New Amazon Prime series highlights Baton Rouge as film resource
There is something compelling about watching a film shot from your own backyard rather than a generic Hollywood facsimile. It’s a great feeling to see a home that is distinctly yours, reinforced by familiar places you know and recognize on screen.
A new web series titled “Home Remedy,” which debuted on November 23rd on Amazon Prime Video was locally produced in Baton Rouge and features several recognizable locales, giving Baton Rouge residents an enhanced viewing experience.
Created by writer/director Evan Kidd, “Home Remedy’s” season of five episodes focuses on the character named Damon, a down-on-his-luck failed therapist who tries to treat his so-called “patients” under the table in Baton Rouge. The catch? Damon is unlicensed, and when his own life falls into disarray, he questions if he should be practicing his version of home remedies.
“Home Remedy was coming off me working for a year and a half in Baton Rouge and getting to know the city,” Kidd said. “I knew that the next project I made I wanted to have a local connection to Baton Rouge…I just really like setting a story somewhere that wasn’t a fictitious city.”
Originally from Raleigh North Carolina, Kidd studied filmmaking at East Carolina University. After graduating, he did freelancing and made his first feature film “Son of Clowns.” When tax incentives for films in North Carolina briefly disappeared, it was difficult for Kidd to get any film projects off the ground.
“At the time, I was looking to live somewhere different, and I read an article in Filmmaker Magazine about how Louisiana was doing a lot of cool things in the film world,” Kidd said. “And so, I wanted to check it out and just see for myself what was going on.”
Kidd had only been to Louisiana once before, but on a whim, he made a 15-hour drive to move to Baton Rouge where he lived for two and a half years. During this time, Kidd wrote and made “Home Remedy” as well as music videos and other film projects.
“I loved it, it was just a really interesting place with people who wanted to collaborate, especially on creative type of projects,” Kidd said. “And so, I think ‘Home Remedy’ really did lend itself to Baton Rouge. I don’t think it could have been done anywhere else.”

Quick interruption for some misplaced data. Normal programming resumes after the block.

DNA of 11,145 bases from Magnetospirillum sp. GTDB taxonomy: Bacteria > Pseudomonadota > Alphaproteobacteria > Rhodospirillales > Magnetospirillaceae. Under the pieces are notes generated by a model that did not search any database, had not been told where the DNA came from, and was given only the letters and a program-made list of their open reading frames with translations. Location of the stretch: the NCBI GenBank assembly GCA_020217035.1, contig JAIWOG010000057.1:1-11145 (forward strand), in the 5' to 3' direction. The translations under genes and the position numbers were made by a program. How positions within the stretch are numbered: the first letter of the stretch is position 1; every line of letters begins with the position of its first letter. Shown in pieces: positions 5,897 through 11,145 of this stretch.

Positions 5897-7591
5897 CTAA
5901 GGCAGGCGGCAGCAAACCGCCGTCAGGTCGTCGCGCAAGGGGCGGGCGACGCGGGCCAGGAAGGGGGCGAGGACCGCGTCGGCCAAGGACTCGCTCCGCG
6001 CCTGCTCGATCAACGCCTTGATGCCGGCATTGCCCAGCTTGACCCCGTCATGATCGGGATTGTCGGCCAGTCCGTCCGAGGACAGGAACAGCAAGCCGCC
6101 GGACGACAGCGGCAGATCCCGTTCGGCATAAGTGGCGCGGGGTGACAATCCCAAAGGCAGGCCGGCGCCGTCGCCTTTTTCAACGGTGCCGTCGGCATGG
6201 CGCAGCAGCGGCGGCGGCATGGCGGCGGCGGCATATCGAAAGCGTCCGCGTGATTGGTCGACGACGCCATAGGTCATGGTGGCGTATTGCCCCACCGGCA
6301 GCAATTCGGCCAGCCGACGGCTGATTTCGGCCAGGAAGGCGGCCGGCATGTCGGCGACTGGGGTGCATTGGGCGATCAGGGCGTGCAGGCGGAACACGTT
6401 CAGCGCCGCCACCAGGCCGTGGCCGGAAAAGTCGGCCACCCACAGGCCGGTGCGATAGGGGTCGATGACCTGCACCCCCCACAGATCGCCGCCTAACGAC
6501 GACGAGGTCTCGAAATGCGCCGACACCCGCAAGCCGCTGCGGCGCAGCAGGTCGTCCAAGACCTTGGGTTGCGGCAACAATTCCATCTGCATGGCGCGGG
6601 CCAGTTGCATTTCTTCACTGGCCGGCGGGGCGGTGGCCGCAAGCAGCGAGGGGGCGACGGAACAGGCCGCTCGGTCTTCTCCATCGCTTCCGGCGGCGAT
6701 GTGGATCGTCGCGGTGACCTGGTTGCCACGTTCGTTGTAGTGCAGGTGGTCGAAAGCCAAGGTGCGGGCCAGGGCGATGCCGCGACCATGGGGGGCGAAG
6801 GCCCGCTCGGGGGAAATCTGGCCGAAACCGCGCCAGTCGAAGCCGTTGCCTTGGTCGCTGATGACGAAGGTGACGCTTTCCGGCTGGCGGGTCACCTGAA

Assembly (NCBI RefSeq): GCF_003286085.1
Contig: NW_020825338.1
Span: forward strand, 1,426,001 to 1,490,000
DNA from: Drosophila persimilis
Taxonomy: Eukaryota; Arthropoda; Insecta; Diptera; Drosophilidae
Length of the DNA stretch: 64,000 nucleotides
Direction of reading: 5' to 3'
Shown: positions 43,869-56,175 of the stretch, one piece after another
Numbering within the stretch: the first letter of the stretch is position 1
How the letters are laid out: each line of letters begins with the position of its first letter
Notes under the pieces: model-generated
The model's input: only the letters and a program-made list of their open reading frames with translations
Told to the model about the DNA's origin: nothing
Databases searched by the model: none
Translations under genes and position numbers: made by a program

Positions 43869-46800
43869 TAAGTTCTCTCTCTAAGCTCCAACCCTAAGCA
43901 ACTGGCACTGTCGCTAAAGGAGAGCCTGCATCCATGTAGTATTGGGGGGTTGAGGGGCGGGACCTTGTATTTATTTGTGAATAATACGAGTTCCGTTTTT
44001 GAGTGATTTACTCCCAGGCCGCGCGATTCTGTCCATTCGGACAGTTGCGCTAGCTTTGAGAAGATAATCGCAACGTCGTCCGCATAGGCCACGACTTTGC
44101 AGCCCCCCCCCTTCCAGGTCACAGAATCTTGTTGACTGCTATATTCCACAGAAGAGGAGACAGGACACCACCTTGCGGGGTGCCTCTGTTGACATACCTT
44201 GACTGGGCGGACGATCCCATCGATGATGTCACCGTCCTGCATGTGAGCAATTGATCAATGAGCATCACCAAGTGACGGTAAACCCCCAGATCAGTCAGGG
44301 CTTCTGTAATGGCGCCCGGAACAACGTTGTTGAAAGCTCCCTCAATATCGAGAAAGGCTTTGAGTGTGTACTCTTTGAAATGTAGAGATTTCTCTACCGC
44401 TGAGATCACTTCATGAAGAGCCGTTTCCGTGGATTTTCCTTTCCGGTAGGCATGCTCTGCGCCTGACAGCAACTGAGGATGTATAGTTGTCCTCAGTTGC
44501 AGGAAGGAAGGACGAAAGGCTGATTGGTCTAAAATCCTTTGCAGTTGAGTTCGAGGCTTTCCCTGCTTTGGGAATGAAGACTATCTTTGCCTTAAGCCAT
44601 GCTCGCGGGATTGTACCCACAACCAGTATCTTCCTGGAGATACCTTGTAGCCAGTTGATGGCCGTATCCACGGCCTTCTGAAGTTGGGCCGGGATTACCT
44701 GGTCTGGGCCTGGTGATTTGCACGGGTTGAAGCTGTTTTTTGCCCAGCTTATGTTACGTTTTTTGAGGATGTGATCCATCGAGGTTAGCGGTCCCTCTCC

Upon arriving, Kidd didn’t know anyone. Coming in blind, he met people as he went, but one trend he noticed, was their desire to work on film.
“It wasn’t just, ‘Hey, I work in film.’ ‘Great, I work in film too, hope we can see each other again,’” Kidd said. “It was ‘Yea. I work in film. What is your next project? How can I help?’ For me, that was something I hadn’t seen very much before…it was very refreshing, and to me, it was an exciting opportunity to be surrounded by people who wanted to create. When you do have that in your corner, you have a drive and a willingness to make better work.”
According to Kidd, local talent and sources are extremely untapped and filmmakers should take advantage of having them so easily accessible rather than flying in major talents.
“I much prefer working in places like Raleigh or Baton Rouge because I think people are much more willing to experiment and at the end of the day, for me, that’s what it’s all about,” Kidd said, who was open to returning to Baton Rouge for more projects.
When it comes to film projects, Kidd prefers tapping into the unknown. To give “Home Remedy” a more original feel, he chose Baton Rouge as his locale of choice rather than New Orleans.
“Not that Baton Rouge is ‘unknown,’” Kidd said. “But I think a lot of people tend to think of New Orleans first when they think of Louisiana. A lot of people outside of Louisiana don’t even know Baton Rouge is the capital, so for me coming in as an out-of-state-er, it was the lesser of the two known cities, but that intrigued me to see what was there and what it had to offer.”
Combined with the untapped potential of Baton Rouge and the innovation and drive of its citizens, Kidd found his spark and set off to write a story that made Baton Rouge a character as much as the main characters. Going into filming, Kidd stated the process was interesting because it made the crew think about what Baton Rouge had to offer and what parts of the city have not been highlighted on film before.
“It gave us a unique framing opportunity to say, ‘Hey, I love Atomic Pop Shop. They sell great content, and I’m finding myself there every two or three weeks. How can we showcase them?’” Kidd said. “It’s these little interesting and small ways to tie back what you’re doing into the community, and for me, I just love that.”
Some of the locales that will be seen in the film include parts of the downtown area, the Riverfront, and surrounding neighborhoods and streets such as Beauregard Town and Government St. Atomic Pop Shop is featured heavily in the series as it is owned and operated by one of the main characters.
“It comes into play quite a bit,” Kidd said. “Kerry and all the people there were very nice about letting us film there, and we appreciate that. If you’re at all familiar with Baton Rouge, I think it will be a fun watch because you can say ‘Hey, I had a cup of coffee there on Tuesday, or I bought my son a record at that store on Thursday. I think it will tie in very nicely to the community.”
“Home Remedy” is now available via streaming on Amazon Prime Video.